Finally, important factors affecting both the rationale for, and functionality of, U.S. Asia-Pacific bases are in flux. Net assessments of the military capabilities of the United States (or its allies) and China as they bear on the present and future of the U.S. base infrastructure in the Asia-Pacific will be important. Clearly, for example, it makes a great deal of difference whether or not U.S. ballistic missile defense technologies and fielded systems will be capable at some future point (as they currently are not) of providing serious protection against a conventional missile strike by the Chinese on its forward bases in the Western Pacific. Not only fixed land bases, however, but also American naval vessels on the high seas are becoming increasingly vulnerable to attack by the burgeoning arsenal of conventionally armed, precision-guided Chinese ballistic missiles; and the PLA is also becoming increasingly competitive in air as well as undersea, space and cyber warfare. All of this raises serious questions as to whether the U.S. can continue to rely on major surface combatants and, above all, its formidable nuclear-powered aircraft carriers to sustain a forward American presence in the Asia-Pacific in the coming years.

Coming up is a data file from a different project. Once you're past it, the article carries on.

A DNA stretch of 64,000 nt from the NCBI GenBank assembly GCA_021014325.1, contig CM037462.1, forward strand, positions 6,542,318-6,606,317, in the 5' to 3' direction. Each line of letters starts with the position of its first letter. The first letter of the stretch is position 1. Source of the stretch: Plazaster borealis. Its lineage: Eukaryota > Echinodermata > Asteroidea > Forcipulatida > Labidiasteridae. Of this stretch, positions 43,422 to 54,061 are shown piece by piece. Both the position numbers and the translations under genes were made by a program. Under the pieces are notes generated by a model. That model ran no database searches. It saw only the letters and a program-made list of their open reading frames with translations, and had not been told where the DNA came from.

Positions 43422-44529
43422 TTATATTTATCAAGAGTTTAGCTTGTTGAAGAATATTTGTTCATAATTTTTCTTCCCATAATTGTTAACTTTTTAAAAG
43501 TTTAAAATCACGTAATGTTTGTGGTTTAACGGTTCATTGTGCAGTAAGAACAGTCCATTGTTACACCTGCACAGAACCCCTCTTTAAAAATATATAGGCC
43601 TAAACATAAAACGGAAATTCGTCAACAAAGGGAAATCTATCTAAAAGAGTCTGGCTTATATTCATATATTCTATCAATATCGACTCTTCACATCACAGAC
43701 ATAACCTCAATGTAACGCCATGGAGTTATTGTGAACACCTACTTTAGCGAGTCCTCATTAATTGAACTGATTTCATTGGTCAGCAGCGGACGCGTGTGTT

Carnes Lord is Professor of Strategic Leadership at the Naval War College, Newport, RI and Director of the Naval War College Press. Andrew S. Erickson is an Associate Professor in the Strategic Research Department at the U.S. Naval War College and a core founding member of the department’s China Maritime Studies Institute (CMSI).